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The Business That Powers Local Social Media November 29, 2010

Posted by David Card in Uncategorized.
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“Local” and “social” go together like bread and butter. Add “mobile” and you’ve got your sandwich, or, better yet, a trio of hot technologies attracting capital from investors and big companies alike. For consumers, there are obvious synergistic experiences: Mobility is local by definition, as are many social activities like physical-world shopping and going out for entertainment. But what’s the business driving this trio right now?

The digerati like to talk about local social commerce and conjure up visions of Minority Report-style advertising and proximity offers. But those are largely still visions today — promising, but as-yet undelivered. The near-term payoff for local social media is coming from more mundane sources like small-business marketing budgets that used to go to Yellow Pages, newspaper inserts, circulars and coupon mailings. So companies in this space need to support local small-business advertising in their business plans.

Local Advertising Online Still Nascent

Most local ad spending is still on traditional media. Eighty-five to 90 percent of the roughly $130 billion in U.S. spending isn’t digital. Print Yellow Pages is still a $15 billion business. Sure, thousands of small businesses buy paid search listings from Google and Bing, but they’re usually small online businesses that can convert sales on their web sites. The vast majority of local small businesses are barely online, if at all.

At the same time that minimal local ad spending has moved online, many local advertising vehicles are struggling, making for weaker competitors or potential partners. Free classifieds and Craigslist are killing a local newspaper revenue stream, and most newspapers’ best display advertising customers were recession-hammered car dealers, real estate and big retailers. Yellow Pages remains a sluggish cash cow for companies like AT&T and Verizon Superpages. Dex One is shutting down one of its online initiatives, Business.com. Another player, Local Insight, is in bankruptcy, as is Vertis Communications, a company that specializes in free-standing inserts.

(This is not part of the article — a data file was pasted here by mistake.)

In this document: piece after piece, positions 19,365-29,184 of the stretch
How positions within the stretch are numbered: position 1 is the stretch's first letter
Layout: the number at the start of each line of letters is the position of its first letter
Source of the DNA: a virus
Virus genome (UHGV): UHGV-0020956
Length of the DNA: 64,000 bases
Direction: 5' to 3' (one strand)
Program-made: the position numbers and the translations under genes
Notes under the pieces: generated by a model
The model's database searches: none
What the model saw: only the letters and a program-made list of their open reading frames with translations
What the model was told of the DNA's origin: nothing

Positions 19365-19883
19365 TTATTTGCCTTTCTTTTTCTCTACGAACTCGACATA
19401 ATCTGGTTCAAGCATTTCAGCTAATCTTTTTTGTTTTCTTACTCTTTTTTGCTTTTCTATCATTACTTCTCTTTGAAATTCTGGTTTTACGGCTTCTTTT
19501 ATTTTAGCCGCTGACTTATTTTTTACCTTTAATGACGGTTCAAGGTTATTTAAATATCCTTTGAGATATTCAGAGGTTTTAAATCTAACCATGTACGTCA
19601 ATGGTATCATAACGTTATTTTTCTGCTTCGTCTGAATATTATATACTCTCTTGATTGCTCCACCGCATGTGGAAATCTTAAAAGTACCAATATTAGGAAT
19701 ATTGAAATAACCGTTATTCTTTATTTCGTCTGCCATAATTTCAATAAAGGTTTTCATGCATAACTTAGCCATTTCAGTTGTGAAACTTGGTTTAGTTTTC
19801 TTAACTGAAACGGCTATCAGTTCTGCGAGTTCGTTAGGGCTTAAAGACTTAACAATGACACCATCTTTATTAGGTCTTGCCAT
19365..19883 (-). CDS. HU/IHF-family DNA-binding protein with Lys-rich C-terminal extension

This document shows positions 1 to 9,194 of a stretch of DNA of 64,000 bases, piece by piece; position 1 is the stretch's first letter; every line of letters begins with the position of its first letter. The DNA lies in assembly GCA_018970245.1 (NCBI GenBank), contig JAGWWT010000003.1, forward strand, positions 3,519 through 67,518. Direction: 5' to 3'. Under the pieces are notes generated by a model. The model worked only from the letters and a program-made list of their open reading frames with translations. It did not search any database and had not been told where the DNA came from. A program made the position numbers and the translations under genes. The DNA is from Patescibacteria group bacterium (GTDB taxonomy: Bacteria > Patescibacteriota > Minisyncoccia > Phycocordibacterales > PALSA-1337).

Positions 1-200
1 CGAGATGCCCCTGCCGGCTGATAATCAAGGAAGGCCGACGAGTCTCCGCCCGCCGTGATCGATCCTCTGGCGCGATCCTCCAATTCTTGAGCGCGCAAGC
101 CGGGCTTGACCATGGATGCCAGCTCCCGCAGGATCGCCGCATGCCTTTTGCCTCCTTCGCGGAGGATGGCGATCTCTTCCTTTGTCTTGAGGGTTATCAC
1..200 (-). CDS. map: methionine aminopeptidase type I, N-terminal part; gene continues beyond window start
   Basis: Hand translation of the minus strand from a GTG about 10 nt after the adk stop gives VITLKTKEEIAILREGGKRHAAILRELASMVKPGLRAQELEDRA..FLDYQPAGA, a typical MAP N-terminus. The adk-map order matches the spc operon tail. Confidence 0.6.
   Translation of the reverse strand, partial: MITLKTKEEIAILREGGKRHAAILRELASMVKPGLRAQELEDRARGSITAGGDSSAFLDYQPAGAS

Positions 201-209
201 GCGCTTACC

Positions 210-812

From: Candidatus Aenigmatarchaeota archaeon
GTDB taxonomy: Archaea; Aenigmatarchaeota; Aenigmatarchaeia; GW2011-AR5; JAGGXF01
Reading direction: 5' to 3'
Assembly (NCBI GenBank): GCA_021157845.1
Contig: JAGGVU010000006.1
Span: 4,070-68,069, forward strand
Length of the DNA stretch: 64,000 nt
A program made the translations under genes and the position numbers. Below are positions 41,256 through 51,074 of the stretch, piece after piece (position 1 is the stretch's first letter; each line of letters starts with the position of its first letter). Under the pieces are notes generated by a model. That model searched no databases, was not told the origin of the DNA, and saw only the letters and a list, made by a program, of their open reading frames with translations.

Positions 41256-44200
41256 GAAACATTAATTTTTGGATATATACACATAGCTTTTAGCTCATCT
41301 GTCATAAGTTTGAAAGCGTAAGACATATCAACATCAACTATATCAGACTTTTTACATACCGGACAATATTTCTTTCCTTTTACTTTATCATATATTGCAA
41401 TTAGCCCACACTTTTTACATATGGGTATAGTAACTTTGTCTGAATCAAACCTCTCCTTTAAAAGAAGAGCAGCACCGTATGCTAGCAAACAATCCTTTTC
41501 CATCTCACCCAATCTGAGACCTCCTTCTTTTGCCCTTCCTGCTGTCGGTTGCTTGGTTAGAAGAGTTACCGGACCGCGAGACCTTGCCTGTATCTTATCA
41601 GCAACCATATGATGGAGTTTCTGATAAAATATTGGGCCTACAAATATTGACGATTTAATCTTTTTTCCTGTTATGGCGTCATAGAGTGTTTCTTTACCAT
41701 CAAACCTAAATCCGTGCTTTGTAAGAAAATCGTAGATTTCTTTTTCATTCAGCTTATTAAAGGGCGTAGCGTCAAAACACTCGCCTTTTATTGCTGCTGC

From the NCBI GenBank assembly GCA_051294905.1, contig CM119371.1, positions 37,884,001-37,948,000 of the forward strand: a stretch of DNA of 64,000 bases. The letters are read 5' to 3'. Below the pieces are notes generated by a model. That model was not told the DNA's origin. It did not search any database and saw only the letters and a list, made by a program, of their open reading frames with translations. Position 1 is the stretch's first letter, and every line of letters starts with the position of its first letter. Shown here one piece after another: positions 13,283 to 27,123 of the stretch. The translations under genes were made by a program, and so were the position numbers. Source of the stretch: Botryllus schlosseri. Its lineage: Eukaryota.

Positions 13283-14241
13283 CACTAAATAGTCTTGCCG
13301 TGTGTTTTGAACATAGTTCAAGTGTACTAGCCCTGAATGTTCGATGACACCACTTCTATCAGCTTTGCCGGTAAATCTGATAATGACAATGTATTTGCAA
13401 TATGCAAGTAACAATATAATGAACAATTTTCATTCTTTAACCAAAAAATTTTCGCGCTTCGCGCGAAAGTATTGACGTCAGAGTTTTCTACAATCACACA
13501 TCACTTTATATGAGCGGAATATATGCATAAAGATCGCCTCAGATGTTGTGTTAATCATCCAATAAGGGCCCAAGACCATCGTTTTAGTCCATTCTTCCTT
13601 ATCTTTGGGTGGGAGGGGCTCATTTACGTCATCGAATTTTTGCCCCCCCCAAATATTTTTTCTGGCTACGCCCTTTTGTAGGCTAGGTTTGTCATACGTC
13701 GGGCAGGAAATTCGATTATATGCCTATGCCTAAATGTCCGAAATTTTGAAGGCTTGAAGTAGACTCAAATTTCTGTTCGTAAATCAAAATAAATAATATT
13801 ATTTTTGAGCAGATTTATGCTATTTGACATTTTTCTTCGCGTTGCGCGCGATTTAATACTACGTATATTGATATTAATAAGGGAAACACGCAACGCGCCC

Check-In Deals Proliferating

Meanwhile, announcements of advertising and promotional deals with check-in companies are peppering the news. Location-based services companies like Foursquare and Gowalla still have pretty small marketing staffs. They’re better equipped to service national or online brands and retailers that target local markets from a centralized national marketing or advertising organization. That includes companies like PepsiCo, Starbucks, McDonald’s and auto manufacturers and banks.

An online local content company like Yelp, that built its business and audience around a web site before going mobile, is better-equipped to deal with local small businesses, and has relationships in place.

Groupon’s “Dirty” Secret: It’s Not Really Commerce

The hottest name in social commerce isn’t even really about commerce. When daily deal powerhouse Groupon makes its pitch to local merchants and national brands aimed at local customers, the pitch is about new customer acquisition. When the economics work, it’s a compelling story: since the shopper pays for the Groupon coupon, the resulting customer location visit guarantees a sale, and is thus pre-qualified as a prospect.

When rumors of a Groupon-Google matchup made the rounds last week, some were critical of the potential. An acquisition, rather than a less formal partnership, makes sense for several reasons. Google would get a big local salesforce. It could offer complementary paid search and display ad services for customer acquisition, and perhaps do a better job of tracking customer conversion across email, search and online display ads (Google bailed out of radio). Google might be able to help Groupon with its own customer acquisition, although Groupon has only recently started to buy paid search listings and online ads. And Google would have to balance the value of running “house” ads versus paid-for inventory, as well as appease Groupon competitors.

Additional Service Opportunities

Other local social revenue sources beyond customer acquisition offers could include:

  • Media buying. Local social companies could assist unsavvy local merchants with SEM, SEO, distribution, and online ad network buying. Digital Yellow Pages does this.
  • Ad creative services. Companies like BuyWithMe already work with merchants on crafting their emails, testing offers, subject headings, etc.
  • Store loyalty programs. Check-in services are heading this way already.

Question of the week

What revenue streams should local social media go after?
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